In the Botanical department, Messrs. Fougeroux and Daubenton correct a common error, that some very old timber work is formed of chesnut, which was on that account supposed to be formerly more common than at present, as well as larger. They show, that it is composed of a peculiar species of oak, very hard, durable, and uncommon, but of flow growth.

In Mineralogy, Mr. Gentil gives the observations fuggefted by long journeys and extensive observations, on the formation of mountains. The principal novelty, in this memoir, is, that corresponding angles between two neighbouring mountains are Rever found, but where the valley seems to have been formed

by

by the course of a river. The inclination of the strata, he tells us, is sometimes so regular, that it may be employed to measure the height of the mountain with tolerable exactness.

The next memoir contains the observations on mines of coal inflamed by accident, by the imprudence of the miners, or heat raised by spontaneous fermentation. The author describes several of these, which burn as long as any fael remains. , When a brook has been conducted into the mine, to extinguith the fire, whose heat is very sensible on the surface, it occasions a little eruption, the nature of which we 'now very well understand, and fall explain in another part of this article..

Some Miscellaneous obfervations follow. ; The first is on calces of iron, found in the schistus that lies over coal. They resemble precipitations of that metal by acids, and one, produced by M. Sage, was like the precipitate obtained by the fac, charine. The second relates to the means of making fetid bitumens aromatic: asphaltum, exposed to a strong sun, in a close vessel (we suppose of glass), resembles in its odour bén-' zoin. In the last volume, M. Fougeroux defcribed fulphur found in the rakings near the gate Saint Antoine : the ground was that oh which a naughter-house formerly stood. M. Morand found the same in the ruins of a house situated near an old sewer.

The aventurine,'in M. Sage's opinion, is a kind of quartz. It is chiefly made up of small grains of this stone, and to it owes its peculiar property, which is found too in fome species of feld-spath. M. Daubenton thinks that the stone, formerly called aventurine, was rather of the latter species.

The Chemical part of this volume is very interesting, and we have often had occasion to hint at it; we must' therefore rest on it with unusual care. In the first article, • On Vegetable Analysis, count de Milli explains the method by which he intends to analyse vegetable substances, and afterwards to extend it to the animal kingdom. There is a candour and generosity in his conduct in explaining the method, which hews that he is more solicitous for the advantage of science than for the honour of discovery. He now only explains his apparatus, and may be followed by chemists of different nation's." We lately, in our review of Fourcroy's Lectures, mentioned how little we were really acquainted with animal substances ; but we recome mended an attention to the spontaneous changes, and an exa mination of the different parts, rather than to the more violent separation by means of heat: we know that in this field a rich harvest of discovery may be reaped. The count's plan is not, however, very different. He employs a lamp furnace, by which he gives the substance to be examined a constant heat, from the temperature of the air to that of boiling water. The degree is known by the number of threads in the wick, which must be near, but not very exactly reach to the truth. In this apparatus the subftances underwent the different fermentations;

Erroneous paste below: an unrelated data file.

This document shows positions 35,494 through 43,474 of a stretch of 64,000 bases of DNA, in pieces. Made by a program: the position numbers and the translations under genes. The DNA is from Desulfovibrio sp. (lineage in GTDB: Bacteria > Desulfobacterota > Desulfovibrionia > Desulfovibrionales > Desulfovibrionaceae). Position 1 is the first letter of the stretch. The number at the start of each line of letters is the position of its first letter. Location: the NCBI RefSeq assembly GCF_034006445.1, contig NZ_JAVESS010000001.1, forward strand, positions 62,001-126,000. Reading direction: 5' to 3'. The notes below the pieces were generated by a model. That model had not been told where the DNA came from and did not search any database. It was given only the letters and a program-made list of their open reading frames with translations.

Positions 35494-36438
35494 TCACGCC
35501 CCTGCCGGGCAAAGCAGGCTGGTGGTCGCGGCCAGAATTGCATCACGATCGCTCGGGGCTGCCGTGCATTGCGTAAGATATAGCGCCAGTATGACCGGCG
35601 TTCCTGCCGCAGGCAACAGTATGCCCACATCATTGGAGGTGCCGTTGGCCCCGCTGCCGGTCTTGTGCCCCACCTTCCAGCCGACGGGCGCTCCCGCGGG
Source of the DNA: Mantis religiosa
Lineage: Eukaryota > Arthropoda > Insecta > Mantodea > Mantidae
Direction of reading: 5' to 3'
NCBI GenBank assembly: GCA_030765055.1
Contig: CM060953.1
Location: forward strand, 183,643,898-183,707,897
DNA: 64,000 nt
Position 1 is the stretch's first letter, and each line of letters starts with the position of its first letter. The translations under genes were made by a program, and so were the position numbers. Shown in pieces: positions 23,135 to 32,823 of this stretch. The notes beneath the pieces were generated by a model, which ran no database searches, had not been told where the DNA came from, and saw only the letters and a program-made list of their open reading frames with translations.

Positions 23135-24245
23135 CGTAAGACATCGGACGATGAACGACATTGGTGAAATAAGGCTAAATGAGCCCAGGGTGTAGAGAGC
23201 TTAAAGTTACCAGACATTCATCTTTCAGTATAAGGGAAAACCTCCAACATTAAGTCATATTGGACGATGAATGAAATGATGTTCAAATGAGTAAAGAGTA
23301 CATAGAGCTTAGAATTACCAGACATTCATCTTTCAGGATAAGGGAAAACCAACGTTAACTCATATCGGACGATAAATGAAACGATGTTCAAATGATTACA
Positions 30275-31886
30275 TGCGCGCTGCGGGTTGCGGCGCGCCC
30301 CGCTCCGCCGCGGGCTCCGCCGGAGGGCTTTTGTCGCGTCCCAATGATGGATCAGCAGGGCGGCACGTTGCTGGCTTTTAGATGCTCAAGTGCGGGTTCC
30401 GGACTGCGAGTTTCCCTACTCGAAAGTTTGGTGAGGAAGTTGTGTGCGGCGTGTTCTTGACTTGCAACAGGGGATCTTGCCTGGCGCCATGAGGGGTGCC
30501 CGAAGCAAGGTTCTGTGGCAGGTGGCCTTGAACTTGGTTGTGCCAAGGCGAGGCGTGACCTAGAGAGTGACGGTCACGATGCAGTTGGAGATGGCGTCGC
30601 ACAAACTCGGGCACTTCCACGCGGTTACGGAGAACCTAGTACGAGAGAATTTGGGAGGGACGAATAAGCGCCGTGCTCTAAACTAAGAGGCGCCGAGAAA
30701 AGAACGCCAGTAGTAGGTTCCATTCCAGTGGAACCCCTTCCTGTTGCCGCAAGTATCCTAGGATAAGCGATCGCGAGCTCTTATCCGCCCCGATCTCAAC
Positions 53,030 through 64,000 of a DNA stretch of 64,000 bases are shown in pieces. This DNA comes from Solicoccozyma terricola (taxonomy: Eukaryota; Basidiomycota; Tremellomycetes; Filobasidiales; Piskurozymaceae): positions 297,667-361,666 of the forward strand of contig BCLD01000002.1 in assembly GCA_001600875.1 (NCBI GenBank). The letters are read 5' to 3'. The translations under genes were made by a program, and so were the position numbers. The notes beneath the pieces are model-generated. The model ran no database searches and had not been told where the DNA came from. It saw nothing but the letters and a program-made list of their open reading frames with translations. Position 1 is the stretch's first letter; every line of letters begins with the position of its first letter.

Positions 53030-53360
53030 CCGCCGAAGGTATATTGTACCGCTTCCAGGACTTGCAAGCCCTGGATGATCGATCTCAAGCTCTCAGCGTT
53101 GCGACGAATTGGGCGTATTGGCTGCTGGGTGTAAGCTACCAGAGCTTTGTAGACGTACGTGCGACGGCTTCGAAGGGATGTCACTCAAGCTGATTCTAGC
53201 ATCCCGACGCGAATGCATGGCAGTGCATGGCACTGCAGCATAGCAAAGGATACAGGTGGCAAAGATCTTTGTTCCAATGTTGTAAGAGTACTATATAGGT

a part

1

fible negative electricity. Water in evaporation is almost al. ways politive. This is the only memoir on the fabject of electricity.

In lighting public theatres, Mr. Lavoisier recommends elip.tical reverberators in the cieling, that no light may be loft, and the view of the stage not impeded.

In Anatomy, the first memoir, by Mr. Vicq d'Azyr, con tains a description of the brain, spinal marrow, and origin of the nerves, in man. This will be a most important work : it is now only begun, and is illustrated by plates ; but it cannot be abridged. In the future Numbers, the brains of different animals will be described. In Italy, consumptions are considered as infections, and no body, to whom this diseale has proved fatal, is allowed to be dissected in the public schools. Mr. Portal, with much reason, opposes this opinion, and contends, that the complaint is rather hereditary than infectious. He makes a diftin&tion between accidental and hereditary phthilis, which we believe to be juft : in the first the bronchial glands are primarily affected, and the pulmonary ones in consequence : the hereditary phthisis probably first appears with an affection of the glands of the lungs. The same author opposes the usual distinction of apoplexy into fanguine and ferous.' He: very properly urges physicians to overlook it, and treat the patient according to the circumstances in which they find him.

On the Natural History of Animals, M. Daubenton describes the trachea arteria of birds. This memoir we have already noticed in our review of Mr. Latham's Synopsis. In the fwan the trachea paffes through the iternum; in cranes it rises, and is turned back through this bone twice, so that it has four curvatures. In the Paragua, an American bird, it pasies through the whole length of the iternum, and rises to the top of it again, before it passes into the lungs. In the stone-bird, so called from a hard excrescence at the beginning of its beak (the culhew bird of Edwards) the trachea rises and finks twice on the outside of the same bone. . This configuration is not to affift the voice, for herons and cranes are not remarkable in this respect; it is not to facilitate their diving, for the stonebird never dives. We must wait for the explanation, till we have received more observations on the subject.

In the Botanical department, Meffrs. Fougeroux and Daubenton correct a common error, that some very old timber work is formed of chesnut, which was on that account supposed to be formerly more common than at present, as well as larger. They fhow, that it is composed of a peculiar species of oak, very hard, durable, and uncommon, but of flow growth.

În Mineralogy, Mr. Gentil gives the observations fuggefted by long journeys and extensive observations, on the formation of mountains. The principal novelty, in this memoir, is, that corresponding angles between two neighbouring mountains are never found, but where the valley scems to have been formed